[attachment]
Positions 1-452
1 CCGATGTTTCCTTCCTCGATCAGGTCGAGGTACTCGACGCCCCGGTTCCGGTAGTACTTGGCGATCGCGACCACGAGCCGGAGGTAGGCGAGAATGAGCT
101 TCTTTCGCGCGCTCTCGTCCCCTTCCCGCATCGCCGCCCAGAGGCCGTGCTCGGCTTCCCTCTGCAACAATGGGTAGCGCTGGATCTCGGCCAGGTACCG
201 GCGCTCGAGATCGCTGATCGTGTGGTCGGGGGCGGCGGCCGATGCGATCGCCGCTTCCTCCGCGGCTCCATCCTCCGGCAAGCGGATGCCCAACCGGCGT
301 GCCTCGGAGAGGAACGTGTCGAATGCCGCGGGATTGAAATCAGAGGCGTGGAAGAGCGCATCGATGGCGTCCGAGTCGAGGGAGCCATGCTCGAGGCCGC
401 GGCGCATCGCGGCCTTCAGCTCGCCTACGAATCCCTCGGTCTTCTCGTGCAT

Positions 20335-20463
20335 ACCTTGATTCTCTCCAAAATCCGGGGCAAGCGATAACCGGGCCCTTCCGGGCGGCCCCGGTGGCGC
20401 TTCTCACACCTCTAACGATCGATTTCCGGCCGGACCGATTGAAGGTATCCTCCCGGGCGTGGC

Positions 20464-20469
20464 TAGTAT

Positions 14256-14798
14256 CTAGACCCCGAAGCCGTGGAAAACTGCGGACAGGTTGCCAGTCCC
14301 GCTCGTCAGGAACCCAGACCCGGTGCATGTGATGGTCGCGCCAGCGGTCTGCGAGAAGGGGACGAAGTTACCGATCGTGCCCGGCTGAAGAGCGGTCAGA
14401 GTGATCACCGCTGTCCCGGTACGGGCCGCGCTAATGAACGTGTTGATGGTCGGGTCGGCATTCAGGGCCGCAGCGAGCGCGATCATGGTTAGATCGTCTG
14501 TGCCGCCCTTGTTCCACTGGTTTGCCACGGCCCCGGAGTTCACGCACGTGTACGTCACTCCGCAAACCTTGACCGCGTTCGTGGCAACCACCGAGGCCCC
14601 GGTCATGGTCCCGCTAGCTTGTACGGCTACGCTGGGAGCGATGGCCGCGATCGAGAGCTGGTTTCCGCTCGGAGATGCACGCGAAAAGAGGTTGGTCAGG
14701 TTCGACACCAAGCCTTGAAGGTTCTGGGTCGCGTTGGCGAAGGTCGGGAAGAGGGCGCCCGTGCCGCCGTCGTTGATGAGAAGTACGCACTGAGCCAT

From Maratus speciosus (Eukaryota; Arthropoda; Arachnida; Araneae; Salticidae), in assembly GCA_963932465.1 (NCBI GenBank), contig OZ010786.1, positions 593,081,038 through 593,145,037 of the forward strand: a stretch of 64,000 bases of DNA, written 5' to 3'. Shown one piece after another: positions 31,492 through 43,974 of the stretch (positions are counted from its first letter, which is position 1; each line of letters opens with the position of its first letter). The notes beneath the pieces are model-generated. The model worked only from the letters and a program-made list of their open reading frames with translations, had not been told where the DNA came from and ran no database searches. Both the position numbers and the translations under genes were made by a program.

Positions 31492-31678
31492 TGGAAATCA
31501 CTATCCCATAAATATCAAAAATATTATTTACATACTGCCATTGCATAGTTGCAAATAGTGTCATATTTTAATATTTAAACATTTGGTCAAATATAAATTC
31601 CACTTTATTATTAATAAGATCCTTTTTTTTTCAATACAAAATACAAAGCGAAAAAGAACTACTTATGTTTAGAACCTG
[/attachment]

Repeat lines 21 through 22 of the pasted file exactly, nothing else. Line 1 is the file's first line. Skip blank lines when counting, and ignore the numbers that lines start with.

31492 TGGAAATCA
31501 CTATCCCATAAATATCAAAAATATTATTTACATACTGCCATTGCATAGTTGCAAATAGTGTCATATTTTAATATTTAAACATTTGGTCAAATATAAATTC